ActiveHistory.ca is on a two-week hiatus, but we’ll be back with new content in early September. During the hiatus, we’re featuring some of our most popular blog posts from this site over the past five years and some of the editors’ favourite posts from the past year. Thanks as always to our writers and readers – see you again in September!
The following post was originally featured on June 10 2013.
By Krista McCracken
The image of Sudbury, Ontario has long been associated with mining, smelting, and a barren landscape. Perhaps most famously, the landscape of Sudbury has been said to be comparable to the landscape present on the moon. Similarly, the image of the towering Sudbury Superstack is one which holds sway in the minds of many Canadians. However, since the 1970s Sudbury has put considerable financial and community resources into mitigating the ecological impact of mining on the community.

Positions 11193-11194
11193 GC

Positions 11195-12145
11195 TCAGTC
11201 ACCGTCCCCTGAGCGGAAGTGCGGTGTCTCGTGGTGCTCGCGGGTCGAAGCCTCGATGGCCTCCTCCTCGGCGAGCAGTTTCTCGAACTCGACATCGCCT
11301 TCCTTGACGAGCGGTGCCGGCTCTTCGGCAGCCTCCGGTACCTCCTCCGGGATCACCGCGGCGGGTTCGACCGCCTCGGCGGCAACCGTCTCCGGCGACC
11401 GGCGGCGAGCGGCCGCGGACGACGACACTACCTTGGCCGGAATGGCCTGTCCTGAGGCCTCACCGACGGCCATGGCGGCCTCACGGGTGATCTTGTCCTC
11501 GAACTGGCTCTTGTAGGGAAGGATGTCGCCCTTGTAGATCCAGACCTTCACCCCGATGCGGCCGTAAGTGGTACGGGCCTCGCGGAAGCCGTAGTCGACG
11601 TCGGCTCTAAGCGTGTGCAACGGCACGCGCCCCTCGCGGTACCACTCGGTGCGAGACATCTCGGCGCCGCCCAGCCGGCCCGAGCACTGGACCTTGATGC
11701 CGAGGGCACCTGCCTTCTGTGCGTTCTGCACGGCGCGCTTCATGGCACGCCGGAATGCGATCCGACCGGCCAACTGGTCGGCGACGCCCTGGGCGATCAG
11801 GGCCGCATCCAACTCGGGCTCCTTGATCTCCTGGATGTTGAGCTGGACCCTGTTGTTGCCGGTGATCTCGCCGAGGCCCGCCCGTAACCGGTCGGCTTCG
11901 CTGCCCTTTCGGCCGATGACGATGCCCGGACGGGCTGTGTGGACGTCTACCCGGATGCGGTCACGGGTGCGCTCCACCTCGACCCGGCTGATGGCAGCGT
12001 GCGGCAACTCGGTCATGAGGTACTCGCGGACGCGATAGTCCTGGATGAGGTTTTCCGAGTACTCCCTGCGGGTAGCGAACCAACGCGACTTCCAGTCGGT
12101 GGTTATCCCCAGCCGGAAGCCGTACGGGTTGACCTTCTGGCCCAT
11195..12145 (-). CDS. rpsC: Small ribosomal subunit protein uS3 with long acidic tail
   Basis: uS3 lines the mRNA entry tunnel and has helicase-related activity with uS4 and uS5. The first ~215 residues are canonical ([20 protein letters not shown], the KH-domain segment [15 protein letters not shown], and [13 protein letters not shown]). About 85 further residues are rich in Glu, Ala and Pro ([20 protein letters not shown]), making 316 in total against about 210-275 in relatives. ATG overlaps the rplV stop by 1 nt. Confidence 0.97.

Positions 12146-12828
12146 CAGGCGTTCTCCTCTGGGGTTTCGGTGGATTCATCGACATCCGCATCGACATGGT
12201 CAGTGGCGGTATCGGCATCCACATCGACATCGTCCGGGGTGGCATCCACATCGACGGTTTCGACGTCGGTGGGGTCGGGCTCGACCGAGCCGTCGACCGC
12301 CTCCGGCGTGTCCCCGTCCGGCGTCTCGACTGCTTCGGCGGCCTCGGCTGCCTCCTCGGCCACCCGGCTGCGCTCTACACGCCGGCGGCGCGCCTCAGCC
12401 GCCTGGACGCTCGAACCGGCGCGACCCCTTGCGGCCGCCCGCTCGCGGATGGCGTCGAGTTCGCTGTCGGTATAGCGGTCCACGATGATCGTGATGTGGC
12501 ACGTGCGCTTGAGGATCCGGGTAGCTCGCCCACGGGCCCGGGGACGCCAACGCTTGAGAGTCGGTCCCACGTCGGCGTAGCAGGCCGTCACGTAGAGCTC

Nickel was identified in the Sudbury Basin as early as 1750. Despite this discovery the early years of industry in Sudbury were dominated by forestry. By the mid 1880s forest fires and clear cut logging had already contributed to significant alteration of the natural landscape of Sudbury.
The industrial scars on the landscape increased as the mining industry developed in the area. In 1888 the first roast yard and smelter were established in Copper Cliff, and marked the beginning of large scale mining in the Sudbury area. Between 1913 and 1916 the Mond Nickel Company removed all vegetation from the Coniston area to provide fuel for the roasting yard.
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